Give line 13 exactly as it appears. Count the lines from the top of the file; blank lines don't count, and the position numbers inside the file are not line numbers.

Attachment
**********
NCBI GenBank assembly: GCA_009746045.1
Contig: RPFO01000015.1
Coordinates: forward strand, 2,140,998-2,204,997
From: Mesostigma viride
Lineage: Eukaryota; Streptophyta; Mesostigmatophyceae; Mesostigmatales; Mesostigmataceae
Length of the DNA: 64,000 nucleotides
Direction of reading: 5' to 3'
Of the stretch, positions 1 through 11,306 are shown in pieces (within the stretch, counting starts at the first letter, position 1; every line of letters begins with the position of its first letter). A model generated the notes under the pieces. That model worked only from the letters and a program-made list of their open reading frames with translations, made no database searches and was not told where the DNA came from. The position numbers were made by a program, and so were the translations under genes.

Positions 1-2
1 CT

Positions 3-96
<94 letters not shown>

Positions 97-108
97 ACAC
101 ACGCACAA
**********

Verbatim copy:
Positions 97-108